Regional ileitis is also called terminal ileitis. It is a type of inflammatory bowel disease similar to Crohn’s disease. Where Crohn’s disease can affect any part of the gastrointestinal tract, regional ileitis is localized. It affects the terminal ileum that is the end of the small intestine. The disease has periods of remission and exacerbation, much like Crohn’s disease. The advanced stage of this disease has characteristics of hardening, thickening and ulceration of the bowel lining. Crohn’s disease is associated as a cause of terminal or regional ileitis. Apthous ulcers are crater like erosions which form on the inner surface of the bowel. Over time, there is scarring and stiffness of the bowel leading to obstruction. The ulcers perforate the bowel wall causing peritonitis and infection in adjacent organs. Sometimes, patients with terminal ileitis ulcerations are not known to have Crohn’s disease.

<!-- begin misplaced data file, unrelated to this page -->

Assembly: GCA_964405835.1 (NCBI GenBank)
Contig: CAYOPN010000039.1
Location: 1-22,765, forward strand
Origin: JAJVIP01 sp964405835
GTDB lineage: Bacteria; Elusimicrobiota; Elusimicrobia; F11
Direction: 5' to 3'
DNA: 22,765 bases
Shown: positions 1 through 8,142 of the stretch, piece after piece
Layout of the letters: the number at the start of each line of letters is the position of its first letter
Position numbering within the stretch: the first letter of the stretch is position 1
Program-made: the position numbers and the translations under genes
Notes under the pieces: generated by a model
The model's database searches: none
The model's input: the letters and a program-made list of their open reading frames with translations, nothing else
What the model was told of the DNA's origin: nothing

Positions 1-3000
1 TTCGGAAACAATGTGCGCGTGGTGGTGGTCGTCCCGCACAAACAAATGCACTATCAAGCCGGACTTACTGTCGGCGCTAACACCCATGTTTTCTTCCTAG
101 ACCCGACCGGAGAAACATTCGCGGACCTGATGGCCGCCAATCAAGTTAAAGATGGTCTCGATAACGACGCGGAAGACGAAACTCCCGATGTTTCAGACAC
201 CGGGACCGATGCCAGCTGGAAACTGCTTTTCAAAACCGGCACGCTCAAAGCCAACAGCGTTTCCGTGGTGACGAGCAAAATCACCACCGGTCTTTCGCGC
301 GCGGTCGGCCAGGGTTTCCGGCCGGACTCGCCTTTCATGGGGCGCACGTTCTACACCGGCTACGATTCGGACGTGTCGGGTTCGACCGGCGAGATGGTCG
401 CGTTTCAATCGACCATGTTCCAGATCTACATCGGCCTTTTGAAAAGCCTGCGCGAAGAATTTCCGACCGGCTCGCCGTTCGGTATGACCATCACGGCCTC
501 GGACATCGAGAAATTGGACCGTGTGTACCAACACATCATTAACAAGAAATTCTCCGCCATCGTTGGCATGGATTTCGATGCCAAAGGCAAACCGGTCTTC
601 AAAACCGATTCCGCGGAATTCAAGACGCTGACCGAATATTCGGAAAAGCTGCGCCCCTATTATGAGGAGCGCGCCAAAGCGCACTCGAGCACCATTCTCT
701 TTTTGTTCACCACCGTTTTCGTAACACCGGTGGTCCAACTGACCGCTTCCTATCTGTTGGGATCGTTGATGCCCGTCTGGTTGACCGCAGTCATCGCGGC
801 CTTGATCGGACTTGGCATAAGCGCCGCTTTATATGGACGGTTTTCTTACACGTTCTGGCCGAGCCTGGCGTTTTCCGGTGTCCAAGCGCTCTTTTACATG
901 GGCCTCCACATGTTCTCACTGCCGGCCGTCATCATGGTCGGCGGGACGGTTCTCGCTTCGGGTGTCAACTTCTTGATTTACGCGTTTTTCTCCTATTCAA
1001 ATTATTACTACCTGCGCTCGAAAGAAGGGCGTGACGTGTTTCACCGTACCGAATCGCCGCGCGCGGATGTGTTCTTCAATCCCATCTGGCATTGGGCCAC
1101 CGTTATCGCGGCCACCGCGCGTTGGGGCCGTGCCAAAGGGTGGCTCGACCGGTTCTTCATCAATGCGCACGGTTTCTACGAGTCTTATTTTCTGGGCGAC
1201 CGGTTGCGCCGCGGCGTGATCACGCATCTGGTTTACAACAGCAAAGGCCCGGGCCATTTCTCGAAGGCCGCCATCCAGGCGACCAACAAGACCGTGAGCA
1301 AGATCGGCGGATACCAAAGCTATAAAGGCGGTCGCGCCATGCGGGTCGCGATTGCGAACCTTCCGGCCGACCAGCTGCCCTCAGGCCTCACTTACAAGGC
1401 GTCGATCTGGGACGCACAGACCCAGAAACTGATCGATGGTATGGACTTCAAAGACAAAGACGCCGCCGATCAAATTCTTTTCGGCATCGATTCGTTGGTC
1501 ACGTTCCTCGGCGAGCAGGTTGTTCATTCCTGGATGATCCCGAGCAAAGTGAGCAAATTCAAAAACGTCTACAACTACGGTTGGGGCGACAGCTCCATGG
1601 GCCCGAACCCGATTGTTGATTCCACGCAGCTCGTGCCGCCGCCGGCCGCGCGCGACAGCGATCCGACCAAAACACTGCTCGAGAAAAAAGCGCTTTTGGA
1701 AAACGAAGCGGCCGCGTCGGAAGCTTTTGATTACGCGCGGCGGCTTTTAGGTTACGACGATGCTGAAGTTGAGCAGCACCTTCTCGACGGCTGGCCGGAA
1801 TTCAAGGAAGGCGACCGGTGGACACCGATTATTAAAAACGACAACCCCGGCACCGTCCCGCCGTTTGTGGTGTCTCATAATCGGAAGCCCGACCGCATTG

Physical exam: Physical exam will also indicate abdominal pain and tenderness.
Blood tests: Blood tests may be done to check blood protein levels, sedimentation rates, red blood cell counts, body mineral levels and white blood cell counts.
Stool tests: These tests are done to check for the presence of blood in stools.
Barium x-ray: A barium x-ray will indicate the location and severity of regional Ileitis.
CT Scan: The scan provides detailed images of the pelvis and abdomen and detect abscesses which may otherwise go unnoticed.
Sigmoidoscopy or colonoscopy: These are essentially done to view the lower part of the digestive tract and assess the severity of the infection.
Video capsule endoscopy: A small pill that contains a miniature camera is swallowed and the images relayed to a monitor. This procedure helps diagnose early problems of regional ileitis.
Treatment :Most patients respond to medication. Occasionally surgery may be required to resect a part of the affected intestine causing intestinal blockage.